3 Replies Latest reply on Aug 17, 2014 12:09 PM by Marki555

    Why does the Wolfson Audio Card use two I2C buses?


      I want to use my Pi with Wolfson card as a headless recording device, so I need some buttons and status LEDs.  While researching how to do this I found out that the I2C bus can have multiple devices on it including I/O expanders, but this leaves me with more questions than answers!


      1) If you can have multiple devices on the bus why does the Wolfson card need to use two?


      2) Perhaps one is saturated?  If so which?


      3) Perhaps they're clocked differently?  Which is better to add buttons to, if it matters at all?


      4) Maybe one is configured as a slave the other master?  Which is better to add buttons to, if it matters at all?


      5) The expander I'm looking at has a fixed address of 65, will that conflict with anything on either (or both) of the buses?



      All of the above are things I don't know how to find out (sadly the source code is above my understanding) but sound like they could be important.


      Can anyone help?



        • Re: Why does the Wolfson Audio Card use two I2C buses?

          I've been running Ragnar's kernel on top of Raspbian with the Wolfson and earlier today he told me (elsewhere) how to check what I2C address it's using.  To my surprise it isn't - I haven't even enabled I2C on my Pi!


          Can I now change the question to "what does the Wolfson use I2C for at all?"


          I can record analogue and play it back without it, that's all I want...

            • Re: Why does the Wolfson Audio Card use two I2C buses?

              According to one of the schematics, I2C is used at least to control the SPDIF chip.

              But it's a pity they don't show which RPi pins are actually used by the card and which are free (or which can be shared).

                • Re: Why does the Wolfson Audio Card use two I2C buses?

                  OK, so after reading the schematics file carefully:

                  i2c from P1 is connected to the WM8804 chip (SPDIF). Driver probably uses it to set some SPDIF parameters.

                  i2c from P5 is unavailable, because its pins are used for i2s interface (I2C0_SDA as PCM_CLK and I2C0_SCL as PCM_FS).

                  SPI from P1 is connected to the main audio codec WM5102 (to its CIF2 control pins).

                  WM5102 i2c interface (CIF1) is connected only to Wolfson expansion header. It is possible to configure WM5102 independetly via this i2c. It is slave only with i2c address either 34h/35h (w/r) or 36h/37h (w/r).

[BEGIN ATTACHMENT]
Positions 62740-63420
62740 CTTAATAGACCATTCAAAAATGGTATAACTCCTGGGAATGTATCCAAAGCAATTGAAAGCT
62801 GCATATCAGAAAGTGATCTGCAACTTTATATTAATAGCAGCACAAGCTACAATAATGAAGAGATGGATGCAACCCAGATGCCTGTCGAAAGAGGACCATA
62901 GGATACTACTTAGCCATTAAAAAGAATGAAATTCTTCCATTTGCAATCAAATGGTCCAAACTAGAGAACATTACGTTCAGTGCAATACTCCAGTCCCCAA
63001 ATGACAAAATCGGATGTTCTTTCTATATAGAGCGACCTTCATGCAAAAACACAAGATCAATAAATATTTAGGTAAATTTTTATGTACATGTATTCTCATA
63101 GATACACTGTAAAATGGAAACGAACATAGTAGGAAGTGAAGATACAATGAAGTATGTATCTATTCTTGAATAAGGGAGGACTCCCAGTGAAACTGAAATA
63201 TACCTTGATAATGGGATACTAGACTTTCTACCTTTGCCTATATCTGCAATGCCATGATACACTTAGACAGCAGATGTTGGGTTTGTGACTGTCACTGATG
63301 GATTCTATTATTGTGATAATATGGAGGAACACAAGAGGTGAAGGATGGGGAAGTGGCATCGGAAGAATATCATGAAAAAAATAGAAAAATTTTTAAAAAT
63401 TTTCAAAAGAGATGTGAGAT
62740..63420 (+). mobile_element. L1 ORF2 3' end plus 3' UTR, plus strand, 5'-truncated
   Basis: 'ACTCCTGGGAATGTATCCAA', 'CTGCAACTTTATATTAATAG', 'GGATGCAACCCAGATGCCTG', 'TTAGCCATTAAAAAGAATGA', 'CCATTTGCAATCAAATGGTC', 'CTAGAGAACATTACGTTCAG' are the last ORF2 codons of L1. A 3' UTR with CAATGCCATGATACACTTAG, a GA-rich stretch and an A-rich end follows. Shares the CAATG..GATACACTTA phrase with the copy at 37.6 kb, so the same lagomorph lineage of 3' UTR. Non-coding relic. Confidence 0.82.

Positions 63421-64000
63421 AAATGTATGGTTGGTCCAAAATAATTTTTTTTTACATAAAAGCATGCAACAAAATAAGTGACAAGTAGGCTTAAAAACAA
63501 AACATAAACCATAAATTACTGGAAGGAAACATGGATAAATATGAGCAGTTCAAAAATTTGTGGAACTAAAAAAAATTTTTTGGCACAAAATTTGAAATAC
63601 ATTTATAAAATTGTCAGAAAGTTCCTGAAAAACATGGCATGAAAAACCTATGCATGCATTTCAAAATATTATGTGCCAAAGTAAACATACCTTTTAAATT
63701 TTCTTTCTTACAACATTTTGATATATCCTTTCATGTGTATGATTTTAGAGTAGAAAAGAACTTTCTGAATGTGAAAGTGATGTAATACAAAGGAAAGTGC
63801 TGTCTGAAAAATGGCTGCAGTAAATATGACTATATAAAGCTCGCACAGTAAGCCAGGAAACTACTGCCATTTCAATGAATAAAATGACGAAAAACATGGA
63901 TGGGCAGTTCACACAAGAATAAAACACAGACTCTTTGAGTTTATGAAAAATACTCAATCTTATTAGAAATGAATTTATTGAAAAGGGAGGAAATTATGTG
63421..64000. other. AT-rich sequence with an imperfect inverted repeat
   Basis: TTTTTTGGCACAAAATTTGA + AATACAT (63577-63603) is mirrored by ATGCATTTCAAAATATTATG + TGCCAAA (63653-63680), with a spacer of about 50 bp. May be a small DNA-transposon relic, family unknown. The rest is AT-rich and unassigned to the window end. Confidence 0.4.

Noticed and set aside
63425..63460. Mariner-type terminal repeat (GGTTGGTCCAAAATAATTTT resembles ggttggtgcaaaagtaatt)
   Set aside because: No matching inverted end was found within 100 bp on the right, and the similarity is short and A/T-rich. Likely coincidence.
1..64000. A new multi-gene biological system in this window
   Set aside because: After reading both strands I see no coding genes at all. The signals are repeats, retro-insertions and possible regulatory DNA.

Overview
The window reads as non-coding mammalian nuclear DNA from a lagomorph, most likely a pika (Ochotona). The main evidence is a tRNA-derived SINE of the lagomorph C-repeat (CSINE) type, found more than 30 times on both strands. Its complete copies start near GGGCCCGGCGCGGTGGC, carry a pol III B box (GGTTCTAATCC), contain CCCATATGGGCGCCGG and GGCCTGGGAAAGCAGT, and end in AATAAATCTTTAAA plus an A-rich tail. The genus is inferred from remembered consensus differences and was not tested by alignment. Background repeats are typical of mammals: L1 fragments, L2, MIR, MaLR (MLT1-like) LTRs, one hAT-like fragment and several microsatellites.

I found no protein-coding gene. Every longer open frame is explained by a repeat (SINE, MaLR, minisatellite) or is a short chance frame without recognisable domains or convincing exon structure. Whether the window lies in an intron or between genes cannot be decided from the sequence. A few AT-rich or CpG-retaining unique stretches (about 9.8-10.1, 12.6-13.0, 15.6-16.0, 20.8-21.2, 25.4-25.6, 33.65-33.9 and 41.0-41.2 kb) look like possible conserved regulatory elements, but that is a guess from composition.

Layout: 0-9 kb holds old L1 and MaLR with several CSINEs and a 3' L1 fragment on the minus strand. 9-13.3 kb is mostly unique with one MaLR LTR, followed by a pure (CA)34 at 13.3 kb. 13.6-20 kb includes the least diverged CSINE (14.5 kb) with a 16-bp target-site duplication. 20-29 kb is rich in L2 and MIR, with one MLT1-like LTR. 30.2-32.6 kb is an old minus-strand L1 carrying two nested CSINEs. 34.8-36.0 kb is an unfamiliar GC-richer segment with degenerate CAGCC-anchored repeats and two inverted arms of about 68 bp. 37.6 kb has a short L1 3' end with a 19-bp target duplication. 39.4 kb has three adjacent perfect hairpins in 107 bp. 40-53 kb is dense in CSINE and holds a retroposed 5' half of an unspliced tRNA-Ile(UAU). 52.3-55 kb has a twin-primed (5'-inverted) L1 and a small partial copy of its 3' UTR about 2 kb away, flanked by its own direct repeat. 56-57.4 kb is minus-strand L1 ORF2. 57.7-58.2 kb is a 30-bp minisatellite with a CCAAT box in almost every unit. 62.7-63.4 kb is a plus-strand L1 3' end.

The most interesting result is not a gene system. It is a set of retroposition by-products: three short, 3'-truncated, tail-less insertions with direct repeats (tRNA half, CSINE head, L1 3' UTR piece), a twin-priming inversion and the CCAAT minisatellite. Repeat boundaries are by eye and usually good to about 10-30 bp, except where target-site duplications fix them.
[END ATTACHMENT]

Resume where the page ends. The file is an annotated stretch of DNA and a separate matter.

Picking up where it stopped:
So the main chip is configured by the driver using SPI, the SPDIF is configured using i2c. In theory you should be able to tap to the i2c pins and use them if you want.


                  P1 connector pins:

                  • 8+10 are on expansion header and are RPi UART (can be configured to GPIO)
                  • 12+16 (GPIO_A, GPIO_B) are connected to the SPDIF chip. The chip runs in HW mode with 2-wire (i2c) control interface (both pins held low by pull-downs during reset). GPIO_B is probably used to set the audio interface format of the SPDIF chip (between 24-bit i2s and 16-bit right justified). However it seems WM5102 supports only the 24-bit i2s, so I don't know if this pin is used (and if it configured in RPi as input or output??)
                  • 18 (GPIO5) is connected via level shifter (3v3 to DBVDD1 - voltage of AIF3 i2s interface) to GPIO5 of WM5102.
                  • 22 (GPIO3) is connected directly to GPIO3 of WM5102 and to expansion header (also as GPIO3). That would mean that GPIO3 is available for general use
                  • 24 (RST_8804) is connected to RESET pin of SPDIF chip (WM8804)
                  • 26 (RPI_SS, on RPi labeled as SPI0_CE1_N) is connected via level shifter to WM5102 as CIF2_SS (SPI Slave Select Input)
                  • 3 + 5 (RPI_SDA, RPI_SCL) are connected to i2c interface of SPDIF chip
                  • 7 (MCLK2) is connected via level shifter to MLCK2 if WM5102, which is Master Clock 2. This can be used as a reference to i2s clocks, but I doubt that RPi can output anything such high-frequency on normal GPIO port (need to check how it is configured in WM5102 registers??)
                  • 11, 13, 15 (RST, IRQ, LDOENA) via level shifter to RESET, IRQ and LDOENA (enable for voltage regulator) pins of WM5102
                  • 19, 21, 23 (RPI_MOSI, RPI_MISO, RPI_SCLK1) via level shifter to WM5102 SPI interface


                  So to conclude, only available are those pins on expansion header:

                  • GPIO3 (P1 pin 22, RPi GPIO25), also connected to GPIO3 of WM5102
                  • UART TX/RX, not connected to anything on Wolfson card
                  • i2c connected to WM5102 via level shifter (can only be used to control the WM5102 chip itself and you need i2c master device for that); maybe connect it to main RPi i2c bus? (on the expansion header they are already at 3v3 voltage level, so should be safe)


                  All other pins are connected to some chips of the Wolfson card, but it is unclear if they are actually in use. This can be investigated by looking at the configuration registers of WM5102 either via SPI (if available outside of driver) or i2c which is available on the expansion header.